Friday, December 24, 2010

The market for clinical rotations for medical students

After studying in classrooms for two years, medical students head to hospitals for medical roations or clerkships. Some of the Carribean medical schools that serve primarily American students pay American hospitals to supervise their students, which is upsetting some existing relationships, the Chronicle reports: Students From Caribbean Med Schools Head for New York, Angering Some Local Programs --The trend angers some medical educators, who say their trainees are being crowded out of clinical rotations

"Thousands of students from offshore medical schools flock to teaching hospitals in the United States each year to complete the clinical portion of their education. In New York, the number of students performing third- and fourth-year hospital rotations from these offshore programs now almost equals the number of students from the state's own medical schools.

"That is making a number of medical educators in the state angry. They say their students are being crowded out of opportunities, in part because the offshore medical schools are paying hospitals to secure the spots—something they say their budgets prohibit them from doing. Some also say many offshore students have been poorly supervised and are inadequately prepared to practice medicine."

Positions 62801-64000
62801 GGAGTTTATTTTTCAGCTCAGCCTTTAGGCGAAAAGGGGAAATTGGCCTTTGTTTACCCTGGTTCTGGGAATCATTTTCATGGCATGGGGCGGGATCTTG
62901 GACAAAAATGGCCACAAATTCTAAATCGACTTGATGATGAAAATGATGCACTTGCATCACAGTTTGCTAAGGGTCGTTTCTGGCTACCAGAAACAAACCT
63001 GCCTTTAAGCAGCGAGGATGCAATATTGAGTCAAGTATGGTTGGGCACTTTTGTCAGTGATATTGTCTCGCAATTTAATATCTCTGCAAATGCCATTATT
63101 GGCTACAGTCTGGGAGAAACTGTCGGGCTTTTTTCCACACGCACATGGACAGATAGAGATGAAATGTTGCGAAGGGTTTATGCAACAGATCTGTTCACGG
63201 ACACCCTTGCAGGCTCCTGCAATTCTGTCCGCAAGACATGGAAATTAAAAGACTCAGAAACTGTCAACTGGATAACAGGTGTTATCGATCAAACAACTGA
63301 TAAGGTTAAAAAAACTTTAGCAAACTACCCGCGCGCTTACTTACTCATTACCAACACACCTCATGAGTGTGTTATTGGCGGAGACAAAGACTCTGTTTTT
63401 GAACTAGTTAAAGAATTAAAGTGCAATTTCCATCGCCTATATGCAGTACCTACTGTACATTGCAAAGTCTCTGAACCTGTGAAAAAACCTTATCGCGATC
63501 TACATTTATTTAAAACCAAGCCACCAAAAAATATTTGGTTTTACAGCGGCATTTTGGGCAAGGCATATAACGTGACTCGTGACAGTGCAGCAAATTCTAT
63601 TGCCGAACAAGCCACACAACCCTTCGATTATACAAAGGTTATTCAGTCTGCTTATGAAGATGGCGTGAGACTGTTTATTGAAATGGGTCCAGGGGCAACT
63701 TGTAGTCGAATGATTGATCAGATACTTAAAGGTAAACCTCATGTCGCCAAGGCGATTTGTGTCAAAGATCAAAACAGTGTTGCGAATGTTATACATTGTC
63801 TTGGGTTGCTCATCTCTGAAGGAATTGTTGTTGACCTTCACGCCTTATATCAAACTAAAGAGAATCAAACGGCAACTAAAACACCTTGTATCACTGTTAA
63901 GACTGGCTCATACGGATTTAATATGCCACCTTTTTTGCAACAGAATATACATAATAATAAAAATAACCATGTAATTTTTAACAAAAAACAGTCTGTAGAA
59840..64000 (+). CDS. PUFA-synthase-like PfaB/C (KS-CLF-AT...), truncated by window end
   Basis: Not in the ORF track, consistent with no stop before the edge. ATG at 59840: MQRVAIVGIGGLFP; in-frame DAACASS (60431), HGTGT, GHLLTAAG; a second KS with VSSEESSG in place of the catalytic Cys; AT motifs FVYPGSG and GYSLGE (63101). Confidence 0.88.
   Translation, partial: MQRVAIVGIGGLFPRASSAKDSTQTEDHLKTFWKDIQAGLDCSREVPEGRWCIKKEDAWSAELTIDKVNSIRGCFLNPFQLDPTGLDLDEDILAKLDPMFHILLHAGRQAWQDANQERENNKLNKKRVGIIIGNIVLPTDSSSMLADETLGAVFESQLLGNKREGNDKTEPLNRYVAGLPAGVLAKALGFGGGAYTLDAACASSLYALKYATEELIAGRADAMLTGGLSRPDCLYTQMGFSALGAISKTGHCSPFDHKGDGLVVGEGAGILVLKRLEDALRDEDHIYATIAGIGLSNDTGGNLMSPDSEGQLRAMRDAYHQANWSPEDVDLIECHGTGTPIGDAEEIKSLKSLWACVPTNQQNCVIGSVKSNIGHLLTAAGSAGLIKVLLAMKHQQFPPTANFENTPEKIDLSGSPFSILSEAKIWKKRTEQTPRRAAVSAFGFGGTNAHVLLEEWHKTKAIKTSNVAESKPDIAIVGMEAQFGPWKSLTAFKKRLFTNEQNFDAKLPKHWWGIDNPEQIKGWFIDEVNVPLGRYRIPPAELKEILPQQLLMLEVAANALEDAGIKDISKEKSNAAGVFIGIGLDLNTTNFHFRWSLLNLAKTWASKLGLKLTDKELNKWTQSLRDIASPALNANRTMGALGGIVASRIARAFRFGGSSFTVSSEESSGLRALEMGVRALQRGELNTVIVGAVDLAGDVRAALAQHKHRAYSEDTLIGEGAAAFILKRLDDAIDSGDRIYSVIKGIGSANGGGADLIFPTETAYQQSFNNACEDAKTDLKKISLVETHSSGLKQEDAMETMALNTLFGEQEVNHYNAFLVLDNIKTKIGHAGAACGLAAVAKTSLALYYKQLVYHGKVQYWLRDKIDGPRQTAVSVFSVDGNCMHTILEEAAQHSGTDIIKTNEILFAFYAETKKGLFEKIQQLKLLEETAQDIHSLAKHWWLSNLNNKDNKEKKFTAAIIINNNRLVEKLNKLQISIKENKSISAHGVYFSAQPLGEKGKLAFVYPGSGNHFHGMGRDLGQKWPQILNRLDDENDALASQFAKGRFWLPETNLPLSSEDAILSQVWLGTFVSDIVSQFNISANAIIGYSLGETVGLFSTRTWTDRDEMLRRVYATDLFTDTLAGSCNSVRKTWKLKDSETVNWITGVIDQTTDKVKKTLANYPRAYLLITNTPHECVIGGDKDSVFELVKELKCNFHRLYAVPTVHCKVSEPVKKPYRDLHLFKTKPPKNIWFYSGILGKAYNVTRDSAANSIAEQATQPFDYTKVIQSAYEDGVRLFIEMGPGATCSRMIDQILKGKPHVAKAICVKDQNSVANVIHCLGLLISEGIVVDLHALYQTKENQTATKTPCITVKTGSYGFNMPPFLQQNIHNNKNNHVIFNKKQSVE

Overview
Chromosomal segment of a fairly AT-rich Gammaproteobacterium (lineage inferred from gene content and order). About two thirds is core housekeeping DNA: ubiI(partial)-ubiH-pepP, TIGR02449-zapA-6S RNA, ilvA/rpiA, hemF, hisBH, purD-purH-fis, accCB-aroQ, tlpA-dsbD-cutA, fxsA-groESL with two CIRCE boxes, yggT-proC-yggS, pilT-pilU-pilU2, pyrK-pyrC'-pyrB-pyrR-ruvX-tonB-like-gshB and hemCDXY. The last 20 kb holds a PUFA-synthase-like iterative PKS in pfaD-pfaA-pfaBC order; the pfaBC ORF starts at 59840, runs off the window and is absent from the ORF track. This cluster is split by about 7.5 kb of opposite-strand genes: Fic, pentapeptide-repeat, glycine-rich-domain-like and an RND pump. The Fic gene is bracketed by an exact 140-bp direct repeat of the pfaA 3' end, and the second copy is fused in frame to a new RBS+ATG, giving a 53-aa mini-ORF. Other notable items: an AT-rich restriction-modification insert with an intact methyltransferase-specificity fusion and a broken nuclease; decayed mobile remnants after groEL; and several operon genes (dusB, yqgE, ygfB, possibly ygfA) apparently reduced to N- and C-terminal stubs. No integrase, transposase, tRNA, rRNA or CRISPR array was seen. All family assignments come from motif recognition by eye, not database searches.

And here is the NY Times on the subject: Medical Schools in Region Fight Caribbean Flow

"The dispute also has far-reaching implications for medical education and the licensing of physicians across the country. More than 42,000 students apply to medical schools in the United States every year, and only about 18,600 matriculate, leaving some of those who are rejected to look to foreign schools. Graduates of foreign medical schools in the Caribbean and elsewhere constitute more than a quarter of the residents in United States hospitals.

"With experts predicting a shortage of 90,000 doctors in the United States by 2020, the defenders of these schools say that they fill a need because their graduates are more likely than their American-trained peers to go into primary and family care, rather than into higher-paying specialties like surgery.

"New York has been particularly affected by the influx because it trains more medical students and residents — fledgling doctors who have just graduated from medical school — than any other state. The New York medical school deans say that they want to expand their own enrollment to fill the looming shortage, but that their ability to do so is impeded by competition with the Caribbean schools for clinical training slots in New York hospitals."

HT: Muriel Niederle

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